Dennis.Raphael at mail.atkinson.yorku.ca
Mon Aug 4 12:43:39 PDT 2003
Stress linked to obesity in school-age children
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>From Saturday's Globe and Mail
Saturday, August 2, 2003
British researchers have found a new explanation for soaring childhood obesity
rates: stress. The study of more than 4,000 schoolchildren found that the more
stressed they were, the more they ate. The most-stressed kids ate more than
twice as much as their less-anxious classmates during meals, and supplemented
that with frequent snacking.
But quantity was not the biggest problem. Stressed-out kids favoured fatty
foods, and shunned healthy foods almost entirely. They also had a tendency to
avoid breakfast, a hallmark of people with poor dietary habits. "Stress appears
to be consistently harmful to children in terms of steering their food choices
away from the healthy and towards the unhealthy," said Jane Wardle, director of
the health behaviour unit at United Kingdom Cancer Research. She said developing
these poor habits in childhood and early teen years can be particularly damaging
because it sets a pattern that can follow them into adulthood, where serious
health problems can result from obesity. Dr. Wardle added that while stress may
be an important factor, it is not the sole cause of childhood obesity.
Inactivity, poverty and poor nutritional habits for reasons other than stress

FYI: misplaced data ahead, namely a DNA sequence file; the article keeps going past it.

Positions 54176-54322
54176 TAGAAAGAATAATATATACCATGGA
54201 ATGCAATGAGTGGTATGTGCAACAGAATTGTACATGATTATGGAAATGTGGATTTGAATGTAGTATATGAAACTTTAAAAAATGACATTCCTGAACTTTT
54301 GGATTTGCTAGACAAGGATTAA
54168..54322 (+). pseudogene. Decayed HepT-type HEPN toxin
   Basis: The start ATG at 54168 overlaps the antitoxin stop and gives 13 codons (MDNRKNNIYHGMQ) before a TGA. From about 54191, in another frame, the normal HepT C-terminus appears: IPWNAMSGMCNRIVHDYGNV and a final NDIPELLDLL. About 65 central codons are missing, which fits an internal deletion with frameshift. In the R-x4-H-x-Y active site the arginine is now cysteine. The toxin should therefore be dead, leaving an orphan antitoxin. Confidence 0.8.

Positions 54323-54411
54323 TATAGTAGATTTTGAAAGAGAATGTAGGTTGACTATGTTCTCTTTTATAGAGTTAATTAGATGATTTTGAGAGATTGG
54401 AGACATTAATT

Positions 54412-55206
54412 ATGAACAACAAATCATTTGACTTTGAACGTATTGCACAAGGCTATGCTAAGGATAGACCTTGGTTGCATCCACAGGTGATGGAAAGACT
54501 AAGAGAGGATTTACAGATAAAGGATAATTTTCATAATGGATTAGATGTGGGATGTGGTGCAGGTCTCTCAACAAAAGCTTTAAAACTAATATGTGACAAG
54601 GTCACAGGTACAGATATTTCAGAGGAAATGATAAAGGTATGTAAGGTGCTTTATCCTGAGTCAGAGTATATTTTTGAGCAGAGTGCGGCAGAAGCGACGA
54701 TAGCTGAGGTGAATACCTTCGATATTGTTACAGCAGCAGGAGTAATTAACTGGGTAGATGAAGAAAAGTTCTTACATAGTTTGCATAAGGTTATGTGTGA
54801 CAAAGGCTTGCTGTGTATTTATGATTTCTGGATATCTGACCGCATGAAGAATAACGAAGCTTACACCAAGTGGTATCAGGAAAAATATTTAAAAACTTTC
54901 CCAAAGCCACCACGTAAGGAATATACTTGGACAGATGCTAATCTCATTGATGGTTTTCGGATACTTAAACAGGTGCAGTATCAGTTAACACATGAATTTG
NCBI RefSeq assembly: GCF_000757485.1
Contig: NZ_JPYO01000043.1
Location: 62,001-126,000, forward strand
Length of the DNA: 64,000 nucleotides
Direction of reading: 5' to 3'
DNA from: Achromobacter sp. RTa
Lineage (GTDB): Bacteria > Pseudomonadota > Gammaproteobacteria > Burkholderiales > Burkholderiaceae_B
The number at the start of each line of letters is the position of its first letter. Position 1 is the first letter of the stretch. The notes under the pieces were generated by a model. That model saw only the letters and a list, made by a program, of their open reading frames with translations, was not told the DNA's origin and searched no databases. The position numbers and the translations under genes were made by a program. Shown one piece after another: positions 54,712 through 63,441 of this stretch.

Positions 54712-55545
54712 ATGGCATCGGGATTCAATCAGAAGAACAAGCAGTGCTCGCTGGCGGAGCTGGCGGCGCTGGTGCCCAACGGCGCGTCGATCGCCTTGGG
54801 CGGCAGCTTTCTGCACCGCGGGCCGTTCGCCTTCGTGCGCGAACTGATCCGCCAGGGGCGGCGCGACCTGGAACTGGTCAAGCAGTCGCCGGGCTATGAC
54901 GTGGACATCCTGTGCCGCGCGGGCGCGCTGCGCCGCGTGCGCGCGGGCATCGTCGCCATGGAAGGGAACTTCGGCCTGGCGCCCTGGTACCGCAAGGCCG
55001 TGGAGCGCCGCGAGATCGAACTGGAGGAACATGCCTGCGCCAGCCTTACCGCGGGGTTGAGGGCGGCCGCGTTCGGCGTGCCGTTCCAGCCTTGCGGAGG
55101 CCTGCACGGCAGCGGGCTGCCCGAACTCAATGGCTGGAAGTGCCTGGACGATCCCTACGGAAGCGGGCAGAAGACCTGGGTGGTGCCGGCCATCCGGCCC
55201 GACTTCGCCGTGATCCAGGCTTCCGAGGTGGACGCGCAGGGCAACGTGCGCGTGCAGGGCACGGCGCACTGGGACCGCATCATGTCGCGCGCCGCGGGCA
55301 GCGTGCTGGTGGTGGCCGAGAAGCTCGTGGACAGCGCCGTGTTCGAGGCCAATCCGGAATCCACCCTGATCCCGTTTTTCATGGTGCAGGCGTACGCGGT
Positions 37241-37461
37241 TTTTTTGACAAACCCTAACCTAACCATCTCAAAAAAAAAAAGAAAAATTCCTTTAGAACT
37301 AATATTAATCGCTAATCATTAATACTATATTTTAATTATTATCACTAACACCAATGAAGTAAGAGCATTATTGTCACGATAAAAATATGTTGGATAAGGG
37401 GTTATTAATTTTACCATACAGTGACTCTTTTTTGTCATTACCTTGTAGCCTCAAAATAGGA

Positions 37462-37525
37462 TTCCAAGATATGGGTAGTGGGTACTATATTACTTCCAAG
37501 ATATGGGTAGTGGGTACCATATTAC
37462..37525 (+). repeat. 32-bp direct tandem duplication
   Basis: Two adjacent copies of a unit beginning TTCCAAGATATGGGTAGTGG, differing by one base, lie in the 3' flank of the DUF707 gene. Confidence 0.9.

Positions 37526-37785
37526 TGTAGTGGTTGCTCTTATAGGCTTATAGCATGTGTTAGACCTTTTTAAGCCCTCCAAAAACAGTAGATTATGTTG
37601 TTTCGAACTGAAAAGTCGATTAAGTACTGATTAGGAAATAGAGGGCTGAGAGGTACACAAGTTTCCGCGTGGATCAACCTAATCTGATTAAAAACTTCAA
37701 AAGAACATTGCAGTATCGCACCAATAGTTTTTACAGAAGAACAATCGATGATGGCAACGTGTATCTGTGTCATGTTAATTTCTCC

can also play major roles, she said.
The study, published in the August edition of the journal Health Psychology,
focused on 4,320 children who were 11 years of age. To gauge their stress, the
children were given a standard questionnaire that included questions like: "How
often have you felt that you couldn't control the important things in your
life?" They were also quizzed on their consumption of 34 common fatty foods and
on their consumption of fruits and vegetables.
Curiously, children who were already overweight were not among the biggest
eaters, and they reported low consumption of fatty foods. Dr. Wardle said that
was not surprising because this pattern of fudging what is eaten is common among
overweight adults during research.
In Canada, 37 per cent of children aged 2 to 11 are now overweight, and fully
half of that number are obese, according to figures published last year by
Statistics Canada. Childhood obesity is becoming a worldwide epidemic, not just
a Western phenomenon. Another study showed that the prevalence of obesity is
soaring on three continents, and across economic strata.
Dear Editor: Letters at GlobeAndMail.ca
It was so refreshing to see Globe and Mail public health reporter Andre
Picard present the links among living circumstances, stress, and obesity
in school-age children (Stress linked to obesity in school-aged
children, August 2, 2003). It has been known for many years that nations
with little poverty, strong social safety nets, and responsive
governments report lower incidence of disease, higher life expectancies,
and lower injury and obesity rates among children. Knowing this, we
would expect governments to do as much as possible to reduce family and
child insecurity as possible. One means of doing so is to study and
implement the public policies typical of nations presenting such
exemplary population health profiles. Sweden, Norway, Finland, Denmark,
Belgium and Luxembourg, among others -- not the USA -- come to mind.
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